Everyone knows Instagram is a hit. Built only for the iPhone. High attention to design detail. Three engineers, two community managers. Millions and millions of engaged users. They already capture your location, time stamp, and where you share. Lean startup iteration. Smart, calculated choices. In one year, their version 2.0 re-engineered the camera. That is incredible. I myself was skeptical, wondering how three engineers could rebuild mobile camera software. But, they did. The one kernel that pushed me over the edge was how they enabled image capture at such a high resolution for printing later. Imagine being at an event with hundreds of instragrams being funnelled, sorted, and even printed as events unfold.
This product was built to land in Cupertino. And, Cupertino needs it. Apple has built the premier mobile hardware platform and enabled wonders like Instagram to break free of the noise and soar. Yet the majority of iPhone users simply use the native camera application, and Apple doesn’t really have any social picture of its users. While Apple, in most every case, will happy playing the role of the platform and enabling software developers to innovate in the application layer, the camera presents a very valuable piece of property too rich to ignore. Instagram, so far, presents a great chance to build a different type of social network, one that is both implicit (figuring out whom is near whom, and when) and elastic (that changes over time and location).
Sound familiar? That’s what Color Labs was trying to do earlier this year, though their first app launch bombed, to put things mildly. After that botched entry, Color Labs got real quiet and started on their next build, code named “Blue,” with deep integration into Facebook. Bits and pieces of details about the new app are starting to trickle out, and from what I can tell, it looks amazing. See for yourself in this video. Briefly, the new app, called “Color,” is built entirely on top of your Facebook graph. From your iPhone, you can mimic most of your Facebook experiences through the Color app, mainly taking pictures and commenting on all sorts of activity. In addition to taking and uploading media from the app, you can also dive back in time and retrieve photos — not only your own, but your friends. Welcome to mobile high-res photo stalking! You can also see which of your friends are nearby, as the app collects your location.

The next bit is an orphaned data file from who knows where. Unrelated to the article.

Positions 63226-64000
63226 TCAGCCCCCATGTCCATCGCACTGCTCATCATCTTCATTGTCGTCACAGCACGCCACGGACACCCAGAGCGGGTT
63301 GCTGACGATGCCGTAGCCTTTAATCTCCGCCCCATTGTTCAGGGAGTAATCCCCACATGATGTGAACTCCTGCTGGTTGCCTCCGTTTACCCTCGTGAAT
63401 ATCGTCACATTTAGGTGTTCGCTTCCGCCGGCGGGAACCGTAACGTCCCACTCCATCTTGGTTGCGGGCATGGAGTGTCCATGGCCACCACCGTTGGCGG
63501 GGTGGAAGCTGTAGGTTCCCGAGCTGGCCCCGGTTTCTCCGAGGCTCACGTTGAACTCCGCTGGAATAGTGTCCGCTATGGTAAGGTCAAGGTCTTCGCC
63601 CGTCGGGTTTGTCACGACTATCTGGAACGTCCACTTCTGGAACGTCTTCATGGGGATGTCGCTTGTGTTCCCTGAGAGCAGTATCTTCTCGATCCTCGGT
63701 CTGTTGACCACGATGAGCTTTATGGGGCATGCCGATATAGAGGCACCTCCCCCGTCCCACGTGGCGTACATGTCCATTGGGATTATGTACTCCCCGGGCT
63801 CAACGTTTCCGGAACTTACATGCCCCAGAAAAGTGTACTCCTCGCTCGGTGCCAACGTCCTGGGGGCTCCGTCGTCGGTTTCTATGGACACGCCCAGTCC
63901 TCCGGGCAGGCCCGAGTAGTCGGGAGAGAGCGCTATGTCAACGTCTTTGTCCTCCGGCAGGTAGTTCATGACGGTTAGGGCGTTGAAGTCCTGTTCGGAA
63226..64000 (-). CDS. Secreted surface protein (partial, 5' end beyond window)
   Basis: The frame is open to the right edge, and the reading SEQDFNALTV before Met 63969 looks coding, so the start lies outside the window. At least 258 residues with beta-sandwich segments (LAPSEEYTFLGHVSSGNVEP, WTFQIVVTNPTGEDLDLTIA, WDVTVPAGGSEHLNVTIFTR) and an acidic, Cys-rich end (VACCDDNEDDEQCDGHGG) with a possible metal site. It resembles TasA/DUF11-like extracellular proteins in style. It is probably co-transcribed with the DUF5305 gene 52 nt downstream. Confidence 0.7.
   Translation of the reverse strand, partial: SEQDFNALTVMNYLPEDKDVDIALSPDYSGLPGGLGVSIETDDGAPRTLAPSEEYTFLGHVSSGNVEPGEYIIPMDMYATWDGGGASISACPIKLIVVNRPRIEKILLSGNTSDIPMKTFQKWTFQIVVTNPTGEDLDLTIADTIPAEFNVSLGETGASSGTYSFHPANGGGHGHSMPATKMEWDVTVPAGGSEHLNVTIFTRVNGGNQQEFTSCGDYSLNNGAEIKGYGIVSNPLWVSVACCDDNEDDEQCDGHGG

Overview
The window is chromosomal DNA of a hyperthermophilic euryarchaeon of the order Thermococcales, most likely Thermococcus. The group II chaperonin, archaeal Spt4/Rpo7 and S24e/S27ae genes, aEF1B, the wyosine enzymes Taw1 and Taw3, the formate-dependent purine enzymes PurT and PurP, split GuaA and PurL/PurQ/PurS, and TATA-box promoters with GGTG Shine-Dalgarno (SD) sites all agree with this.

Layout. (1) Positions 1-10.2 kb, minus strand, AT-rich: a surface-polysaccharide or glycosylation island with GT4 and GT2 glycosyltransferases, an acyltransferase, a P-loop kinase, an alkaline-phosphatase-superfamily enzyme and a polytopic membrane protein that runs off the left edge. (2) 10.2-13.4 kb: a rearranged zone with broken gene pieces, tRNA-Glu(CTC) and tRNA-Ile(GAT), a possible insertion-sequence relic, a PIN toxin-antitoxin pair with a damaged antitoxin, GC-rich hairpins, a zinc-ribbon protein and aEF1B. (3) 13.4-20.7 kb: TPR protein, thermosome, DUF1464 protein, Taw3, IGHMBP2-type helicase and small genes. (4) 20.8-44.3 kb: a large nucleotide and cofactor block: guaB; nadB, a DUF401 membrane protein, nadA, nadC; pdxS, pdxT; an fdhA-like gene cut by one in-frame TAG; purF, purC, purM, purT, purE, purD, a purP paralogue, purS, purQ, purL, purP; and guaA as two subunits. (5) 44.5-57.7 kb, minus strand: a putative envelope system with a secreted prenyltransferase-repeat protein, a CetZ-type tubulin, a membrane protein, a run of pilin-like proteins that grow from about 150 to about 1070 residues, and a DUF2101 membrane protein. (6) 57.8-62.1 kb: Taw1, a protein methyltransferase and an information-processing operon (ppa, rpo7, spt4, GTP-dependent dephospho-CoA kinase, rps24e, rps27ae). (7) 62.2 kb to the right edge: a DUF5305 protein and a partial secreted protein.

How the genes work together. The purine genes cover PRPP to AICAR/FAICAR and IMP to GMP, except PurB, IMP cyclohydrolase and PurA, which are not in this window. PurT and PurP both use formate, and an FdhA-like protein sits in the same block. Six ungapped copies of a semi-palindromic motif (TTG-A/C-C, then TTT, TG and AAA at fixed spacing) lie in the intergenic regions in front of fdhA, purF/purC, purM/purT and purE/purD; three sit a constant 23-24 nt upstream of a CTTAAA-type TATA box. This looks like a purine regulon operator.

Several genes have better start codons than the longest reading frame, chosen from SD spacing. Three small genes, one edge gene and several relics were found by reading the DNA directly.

Perhaps the most anticipated feature of the new Color is “Visits,” (15-min mark in video) where a mobile user can see if one of their friends is online and sort of “see” what their friends sees through the camera. It sounds jumbled, but basically, Color enables a 1:1 or a 1:many broadcast in real time through the front or back camera, sort of like Facetime except for that the fact that it could eventually be multi-platform and not tethered to WiFi connections. All of these features come together in a way that Color CEO Bill Nyugen was originally ridiculed for but, with this build, may be vindicated by.
Color obviously has access to very interesting technology, so interesting that it had leverage to cooperate with Facebook to build such an app. It’s currently in a private beta exclusively for Harvard students (I know, I know), and will be released once Color feels its ready for the wild again. And while Facebook just wraps up this years successful and dizzying f8, which includes changes largely confined to the “web,” their foray into mobile presents a trickier landscape.
Currently, Facebook has native applications on the major mobile platforms and a decent mobile web presence. But, comparatively, their apps are outdated. Many feel their iPhone app is old and clunky, and they don’t even have an iPad app yet, though I suspect we’ll see one soon. In the next few weeks, Facebook could host another event around its mobile plans, “Spartan,” which could be a plan of attack using HTML5, native applications, or a combination of both. Mobile is tricky for Facebook because they have so many features across so many platforms. Their approach has to be entirely new for mobile, and an app like Color, built right on top using cool technologies, may just be what they’re looking for, at least for iOS.
Specifically on Apple’s platform, then, if the new Color app catches fire, and I think it could, that will put a bit of extra pressure on the folks in Cupertino who have nearly everything figured out, but social remains a black box. And if Facebook has a multi-pronged plan to imprint itself of iOS devices and start to build that more implicit and elastic network, Instagram gives Apple the best chance to combat that threat. With so much activity in the mobile picture-sharing wars, consolidation is inevitable at some point among the winners in the great race to claim this thin edge of the wedge.